Pursuant to Law No. 5846 on Intellectual and Artistic Works (“LIAW”), the owner of the work, in principle, is the person who creates the work, and this person is the exclusive owner of the material and moral rights arising from the creation of the work.
According to the LIAW, although material rights may be waived by the author or transferred to third parties, the transfer of moral rights, or waiver of these rights, are not possible in accordance with the mandatory provisions. Therefore, in principle, the owner of the work can transfer his/her material rights arising from the work to third parties, but can only transfer the right to use the moral rights, and continues to be the right owner in terms of the moral rights.
The exception to the rule stated, above, with respect to the right ownership is regulated within the scope of Article 18 of the LIAW. In the first paragraph of the relevant Article, in accordance with the general regulation on right ownership, the authority to exercise material rights is also reserved for the author. However, in the ongoing paragraph, the authority to exercise the rights on the works created by the civil servants, servants and workers, during the performance their work is given to the employer, unless otherwise agreed by a special contract or by the nature of their job.
Although the provision in question can be regarded as similar to the "work-for-hire" principle in Anglo-Saxon law, it essentially provides a narrower field of rights to the employer. In the "work-for-hire" principle, the employer becomes the owner of all the rights on the work created by the employee without any further action; whereas, the rights granted to the employer within the scope of Article 18/2 in the LIAW in Turkish Law are restricted as "The authority to exercise material rights." With this restriction, the employee's moral rights on the work are protected since the employer is not the owner of material rights, and is defined as a person authorized to exercise these rights.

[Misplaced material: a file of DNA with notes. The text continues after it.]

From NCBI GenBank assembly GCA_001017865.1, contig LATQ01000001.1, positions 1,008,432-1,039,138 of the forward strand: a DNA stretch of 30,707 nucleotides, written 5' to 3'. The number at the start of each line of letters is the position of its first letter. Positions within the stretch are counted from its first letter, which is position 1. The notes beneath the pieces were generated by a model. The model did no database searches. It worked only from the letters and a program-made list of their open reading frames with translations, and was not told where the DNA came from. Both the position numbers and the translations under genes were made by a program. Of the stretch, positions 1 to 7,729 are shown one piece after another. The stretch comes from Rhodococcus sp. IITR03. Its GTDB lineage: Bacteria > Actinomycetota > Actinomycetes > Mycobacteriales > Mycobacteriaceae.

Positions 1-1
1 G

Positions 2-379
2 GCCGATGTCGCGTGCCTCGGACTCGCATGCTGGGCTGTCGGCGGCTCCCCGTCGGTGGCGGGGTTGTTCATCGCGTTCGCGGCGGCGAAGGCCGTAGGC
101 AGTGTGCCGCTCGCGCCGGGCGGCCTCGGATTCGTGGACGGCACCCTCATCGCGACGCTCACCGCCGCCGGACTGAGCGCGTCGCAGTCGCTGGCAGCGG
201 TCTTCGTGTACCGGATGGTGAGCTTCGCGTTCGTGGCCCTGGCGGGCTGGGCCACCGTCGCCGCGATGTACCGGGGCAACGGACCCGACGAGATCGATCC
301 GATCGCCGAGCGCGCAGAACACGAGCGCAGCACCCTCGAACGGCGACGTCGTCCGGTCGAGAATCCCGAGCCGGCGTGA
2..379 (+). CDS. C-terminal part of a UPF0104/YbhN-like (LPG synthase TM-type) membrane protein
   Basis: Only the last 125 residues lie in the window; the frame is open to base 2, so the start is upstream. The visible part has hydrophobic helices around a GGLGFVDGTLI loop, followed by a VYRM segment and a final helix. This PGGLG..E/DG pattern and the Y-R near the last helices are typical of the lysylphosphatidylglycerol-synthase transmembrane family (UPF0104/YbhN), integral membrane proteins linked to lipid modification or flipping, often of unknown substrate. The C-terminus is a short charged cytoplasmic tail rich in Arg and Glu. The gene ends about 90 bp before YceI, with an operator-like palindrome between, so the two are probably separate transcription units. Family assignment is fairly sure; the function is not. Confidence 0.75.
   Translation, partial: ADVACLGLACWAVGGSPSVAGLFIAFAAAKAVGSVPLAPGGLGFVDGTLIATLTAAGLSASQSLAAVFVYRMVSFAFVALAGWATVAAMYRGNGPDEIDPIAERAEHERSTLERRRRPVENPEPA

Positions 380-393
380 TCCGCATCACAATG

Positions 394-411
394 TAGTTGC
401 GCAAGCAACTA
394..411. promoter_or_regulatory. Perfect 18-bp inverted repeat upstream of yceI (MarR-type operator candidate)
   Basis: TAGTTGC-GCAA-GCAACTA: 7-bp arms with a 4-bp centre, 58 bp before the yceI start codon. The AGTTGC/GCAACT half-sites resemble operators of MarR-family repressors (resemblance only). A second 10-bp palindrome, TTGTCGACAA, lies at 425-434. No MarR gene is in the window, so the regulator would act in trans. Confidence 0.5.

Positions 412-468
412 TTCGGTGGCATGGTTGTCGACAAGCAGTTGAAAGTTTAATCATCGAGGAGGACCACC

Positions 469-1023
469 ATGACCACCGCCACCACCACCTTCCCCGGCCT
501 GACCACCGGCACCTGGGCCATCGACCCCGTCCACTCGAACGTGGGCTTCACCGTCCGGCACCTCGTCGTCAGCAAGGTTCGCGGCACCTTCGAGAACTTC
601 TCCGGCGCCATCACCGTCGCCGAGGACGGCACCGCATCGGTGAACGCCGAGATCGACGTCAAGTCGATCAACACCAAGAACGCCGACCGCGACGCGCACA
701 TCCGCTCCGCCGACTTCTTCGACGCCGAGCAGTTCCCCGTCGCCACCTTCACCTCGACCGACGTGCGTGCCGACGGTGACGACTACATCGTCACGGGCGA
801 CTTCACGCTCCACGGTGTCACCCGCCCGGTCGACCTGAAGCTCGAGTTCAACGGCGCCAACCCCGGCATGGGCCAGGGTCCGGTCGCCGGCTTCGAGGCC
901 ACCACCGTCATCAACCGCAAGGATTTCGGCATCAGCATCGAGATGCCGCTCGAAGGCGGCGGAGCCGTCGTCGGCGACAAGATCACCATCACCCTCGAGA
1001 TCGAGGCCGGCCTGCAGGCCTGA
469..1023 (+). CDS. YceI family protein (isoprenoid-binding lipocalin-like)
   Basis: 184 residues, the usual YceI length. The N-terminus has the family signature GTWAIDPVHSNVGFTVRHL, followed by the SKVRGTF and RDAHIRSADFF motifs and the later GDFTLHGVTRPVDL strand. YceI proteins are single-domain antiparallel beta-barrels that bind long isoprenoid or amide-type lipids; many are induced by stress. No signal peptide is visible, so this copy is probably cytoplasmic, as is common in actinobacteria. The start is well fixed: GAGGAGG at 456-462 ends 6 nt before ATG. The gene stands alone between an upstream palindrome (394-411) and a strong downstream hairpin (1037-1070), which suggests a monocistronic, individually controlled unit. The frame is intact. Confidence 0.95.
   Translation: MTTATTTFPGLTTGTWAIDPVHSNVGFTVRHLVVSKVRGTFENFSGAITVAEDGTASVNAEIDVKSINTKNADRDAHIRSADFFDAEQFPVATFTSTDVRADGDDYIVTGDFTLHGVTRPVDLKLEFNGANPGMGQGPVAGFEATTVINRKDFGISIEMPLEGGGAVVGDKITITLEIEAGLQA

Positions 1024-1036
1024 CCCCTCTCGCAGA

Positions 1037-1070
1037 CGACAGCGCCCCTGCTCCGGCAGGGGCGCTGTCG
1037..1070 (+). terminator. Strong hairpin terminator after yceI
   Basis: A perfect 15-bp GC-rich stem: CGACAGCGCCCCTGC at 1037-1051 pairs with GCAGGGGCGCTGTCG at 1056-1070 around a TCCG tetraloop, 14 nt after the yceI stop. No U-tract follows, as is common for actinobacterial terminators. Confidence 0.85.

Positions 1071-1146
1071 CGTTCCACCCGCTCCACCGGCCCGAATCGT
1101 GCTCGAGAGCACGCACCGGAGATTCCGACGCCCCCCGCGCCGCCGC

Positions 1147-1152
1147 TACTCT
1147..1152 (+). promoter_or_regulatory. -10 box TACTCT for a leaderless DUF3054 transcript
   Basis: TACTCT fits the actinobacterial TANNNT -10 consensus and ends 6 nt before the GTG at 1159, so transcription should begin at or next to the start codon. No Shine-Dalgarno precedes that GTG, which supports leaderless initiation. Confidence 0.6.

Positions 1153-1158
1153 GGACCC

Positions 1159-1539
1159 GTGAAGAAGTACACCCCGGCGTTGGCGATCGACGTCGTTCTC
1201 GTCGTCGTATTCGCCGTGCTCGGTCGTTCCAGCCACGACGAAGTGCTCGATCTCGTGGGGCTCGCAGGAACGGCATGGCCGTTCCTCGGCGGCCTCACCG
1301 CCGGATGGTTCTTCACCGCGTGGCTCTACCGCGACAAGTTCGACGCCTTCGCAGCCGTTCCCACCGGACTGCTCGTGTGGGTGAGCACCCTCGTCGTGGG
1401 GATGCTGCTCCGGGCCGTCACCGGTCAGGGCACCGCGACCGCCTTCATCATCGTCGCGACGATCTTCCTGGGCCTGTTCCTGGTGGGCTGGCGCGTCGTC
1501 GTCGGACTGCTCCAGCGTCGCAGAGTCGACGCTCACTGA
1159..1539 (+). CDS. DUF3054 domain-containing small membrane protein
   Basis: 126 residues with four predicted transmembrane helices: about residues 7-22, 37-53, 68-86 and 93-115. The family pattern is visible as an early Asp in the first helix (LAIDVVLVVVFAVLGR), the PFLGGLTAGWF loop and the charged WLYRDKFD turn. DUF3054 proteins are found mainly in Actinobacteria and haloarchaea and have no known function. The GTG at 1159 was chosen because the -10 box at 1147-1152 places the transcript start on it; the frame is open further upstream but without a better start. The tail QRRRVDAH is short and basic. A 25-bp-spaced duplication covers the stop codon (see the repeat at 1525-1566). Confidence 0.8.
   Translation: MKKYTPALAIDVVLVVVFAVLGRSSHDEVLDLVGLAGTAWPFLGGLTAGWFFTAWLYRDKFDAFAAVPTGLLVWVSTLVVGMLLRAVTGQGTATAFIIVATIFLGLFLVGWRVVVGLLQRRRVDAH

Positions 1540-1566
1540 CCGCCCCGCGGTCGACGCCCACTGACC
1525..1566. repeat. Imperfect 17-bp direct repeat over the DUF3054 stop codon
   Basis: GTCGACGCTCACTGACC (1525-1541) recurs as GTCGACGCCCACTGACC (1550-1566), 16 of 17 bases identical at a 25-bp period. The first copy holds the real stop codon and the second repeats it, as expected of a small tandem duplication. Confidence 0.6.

With this Article, the LIAW guarantees that the employer has the authority to exercise material rights without the need for a separate transfer of rights agreement with a special regulation in terms of right ownership on the works created by the employee.
However, in order for this regulation to be applicable, it is important to carefully prepare the definition of the job that is expected to be fulfilled by the employee as is set out in the employment contracts and the provisions on intellectual property rights. Within the scope of Article 18/2, the employer's authority to use the material rights on the work is subject to the condition that the work in question is created as a result of the work carried out in accordance with the employment contract between the parties. Therefore, the inclusion of provisions on the transfer of intellectual property rights into employment contracts will strengthen the rights recognized by Article 18/2. Hence, it is important for the employee to undertake that he/she will transfer the financial rights of the works created as a result of the nature of his/her job to the Employer, and to transfer the authority to use his/her moral rights to the Employer.
In the increasingly digitalized world, this situation is especially important in sectors with more technical details, such as computers and software, which work intensity is increasing daily. Thus, it is recommended that employment contracts be supported with additional protocols. It will be useful to detail the nature of the software to be created with the aforementioned additional protocols, as well as the transfer of ownership to the employee, in order to prevent possible disputes that may arise in the future.